Am I biased when it comes to Chaz stories? You bet, I am!
So here’s a truly amazing collection to be enjoyed slowly and reflectively, like fine wine. Share them with someone you love.
Monday, June 20, 2022
Friday, June 17, 2022
Scandal in Babylon, by Barbara Hambly (Severn House)
I loved Barbara Hambly’s Bride of the Rat God, a fantasy set in Roaring 1920s Hollywood. Now she returns to that era, with its glamorous silent film stars, bootleggers, gangsters, drug use, widespread corruption, and the frenzied exuberance that followed World War I. In this story, a murder mystery (without Bride’s supernatural elements) the viewpoint character is Emma, a young British widow who now works as a companion and secretary for her superstar sister-in-law, Kitty. Classically trained, Emma is constantly affronted by the wildly inaccurate movie scripts (Kitty is currently starring in The Empress of Babylon), many of which she is called upon to rewrite on the spur of the moment. She’s also embarked on a possible new romance with cameraman Zak. To complicate matters further, Kitty’s real life is as melodramatic as her screen characters. She is a generous person for all her antics, especially loving to her three adorable Pekinese. When Kitty’s dissolute ex-husband, Rex, is found murdered, it looks very much as if someone is trying to set Kitty up to take the blame and is doing a very bad job of it. A deliberately bad job?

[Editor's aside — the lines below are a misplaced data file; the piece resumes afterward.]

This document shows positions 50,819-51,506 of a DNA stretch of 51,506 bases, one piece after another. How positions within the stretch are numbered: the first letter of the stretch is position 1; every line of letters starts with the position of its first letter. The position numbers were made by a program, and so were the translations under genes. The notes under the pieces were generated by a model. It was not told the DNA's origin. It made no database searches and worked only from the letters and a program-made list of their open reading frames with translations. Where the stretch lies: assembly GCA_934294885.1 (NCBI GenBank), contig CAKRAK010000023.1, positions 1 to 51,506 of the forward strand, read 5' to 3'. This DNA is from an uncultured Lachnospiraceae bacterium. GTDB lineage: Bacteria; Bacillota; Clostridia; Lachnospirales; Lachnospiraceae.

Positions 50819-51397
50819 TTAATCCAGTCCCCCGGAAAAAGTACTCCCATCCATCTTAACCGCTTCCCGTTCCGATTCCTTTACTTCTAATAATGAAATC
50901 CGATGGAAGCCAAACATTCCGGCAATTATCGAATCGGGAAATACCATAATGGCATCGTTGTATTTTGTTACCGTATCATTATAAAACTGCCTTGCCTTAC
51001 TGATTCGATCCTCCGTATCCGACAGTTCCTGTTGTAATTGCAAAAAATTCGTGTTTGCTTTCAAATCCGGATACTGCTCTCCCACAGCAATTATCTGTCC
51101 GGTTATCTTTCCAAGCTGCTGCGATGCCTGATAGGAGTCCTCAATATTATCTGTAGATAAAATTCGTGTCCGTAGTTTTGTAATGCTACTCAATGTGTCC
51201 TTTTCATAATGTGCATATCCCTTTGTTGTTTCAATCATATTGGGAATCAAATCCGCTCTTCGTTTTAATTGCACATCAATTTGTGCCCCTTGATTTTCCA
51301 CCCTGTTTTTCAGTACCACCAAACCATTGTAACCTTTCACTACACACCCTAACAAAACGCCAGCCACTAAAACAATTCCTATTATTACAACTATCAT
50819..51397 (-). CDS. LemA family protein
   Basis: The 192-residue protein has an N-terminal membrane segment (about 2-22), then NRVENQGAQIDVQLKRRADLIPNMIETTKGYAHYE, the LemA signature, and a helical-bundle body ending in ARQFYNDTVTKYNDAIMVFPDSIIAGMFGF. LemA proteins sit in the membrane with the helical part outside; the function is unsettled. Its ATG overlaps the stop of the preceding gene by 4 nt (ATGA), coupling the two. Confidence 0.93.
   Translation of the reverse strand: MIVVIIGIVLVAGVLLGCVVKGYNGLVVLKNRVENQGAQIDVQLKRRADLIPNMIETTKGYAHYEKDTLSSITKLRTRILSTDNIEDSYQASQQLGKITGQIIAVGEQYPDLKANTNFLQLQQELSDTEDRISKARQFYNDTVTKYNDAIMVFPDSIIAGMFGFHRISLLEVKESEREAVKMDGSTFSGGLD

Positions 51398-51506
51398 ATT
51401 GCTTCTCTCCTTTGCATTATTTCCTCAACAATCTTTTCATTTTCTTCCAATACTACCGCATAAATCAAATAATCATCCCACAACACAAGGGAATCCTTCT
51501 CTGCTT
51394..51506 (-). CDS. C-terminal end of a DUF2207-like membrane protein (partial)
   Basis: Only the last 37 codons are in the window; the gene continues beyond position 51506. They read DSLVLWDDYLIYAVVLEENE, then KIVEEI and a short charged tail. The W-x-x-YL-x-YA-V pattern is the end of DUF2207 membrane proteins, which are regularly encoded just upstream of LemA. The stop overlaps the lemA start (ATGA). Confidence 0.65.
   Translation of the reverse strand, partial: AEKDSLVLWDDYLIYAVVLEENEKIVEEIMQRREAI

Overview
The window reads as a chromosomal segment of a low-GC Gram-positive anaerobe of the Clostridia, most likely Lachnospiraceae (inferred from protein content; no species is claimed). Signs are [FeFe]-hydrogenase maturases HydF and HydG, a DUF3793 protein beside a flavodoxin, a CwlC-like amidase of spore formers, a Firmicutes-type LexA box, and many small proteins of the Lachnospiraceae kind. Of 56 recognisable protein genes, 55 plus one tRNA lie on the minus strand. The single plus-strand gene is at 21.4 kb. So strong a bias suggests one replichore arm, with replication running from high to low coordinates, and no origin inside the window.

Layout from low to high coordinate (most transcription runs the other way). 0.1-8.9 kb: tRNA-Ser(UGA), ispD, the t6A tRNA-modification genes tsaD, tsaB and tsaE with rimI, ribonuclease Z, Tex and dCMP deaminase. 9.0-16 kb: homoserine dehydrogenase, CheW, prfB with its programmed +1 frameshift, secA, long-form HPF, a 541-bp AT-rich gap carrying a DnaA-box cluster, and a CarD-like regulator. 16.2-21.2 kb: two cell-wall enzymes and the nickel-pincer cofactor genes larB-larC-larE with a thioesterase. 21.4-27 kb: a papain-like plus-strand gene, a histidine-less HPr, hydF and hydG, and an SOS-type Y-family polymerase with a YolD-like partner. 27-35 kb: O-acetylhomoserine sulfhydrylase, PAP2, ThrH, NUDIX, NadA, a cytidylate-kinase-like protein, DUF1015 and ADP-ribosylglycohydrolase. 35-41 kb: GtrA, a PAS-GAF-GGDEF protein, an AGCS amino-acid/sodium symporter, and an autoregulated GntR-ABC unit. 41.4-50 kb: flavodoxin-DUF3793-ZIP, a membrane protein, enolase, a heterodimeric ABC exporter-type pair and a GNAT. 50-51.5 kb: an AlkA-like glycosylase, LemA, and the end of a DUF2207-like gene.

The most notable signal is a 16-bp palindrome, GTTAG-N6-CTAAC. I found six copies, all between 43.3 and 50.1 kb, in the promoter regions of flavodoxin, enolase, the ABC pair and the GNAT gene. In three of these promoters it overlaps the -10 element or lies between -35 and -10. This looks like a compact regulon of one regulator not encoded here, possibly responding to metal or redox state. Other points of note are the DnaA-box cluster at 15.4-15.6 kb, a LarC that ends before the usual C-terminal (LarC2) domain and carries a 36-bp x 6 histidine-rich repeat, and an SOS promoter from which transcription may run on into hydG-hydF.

Drenched in atmosphere and fascinating historical details, featuring vivid characters and snappy dialog, Scandal in Babylon is Hambly at the top of her form. The pacing and depth of the scenes are wonderful, just the right combination of page-turning action, whodunit tension, and moments of reflection and personal growth.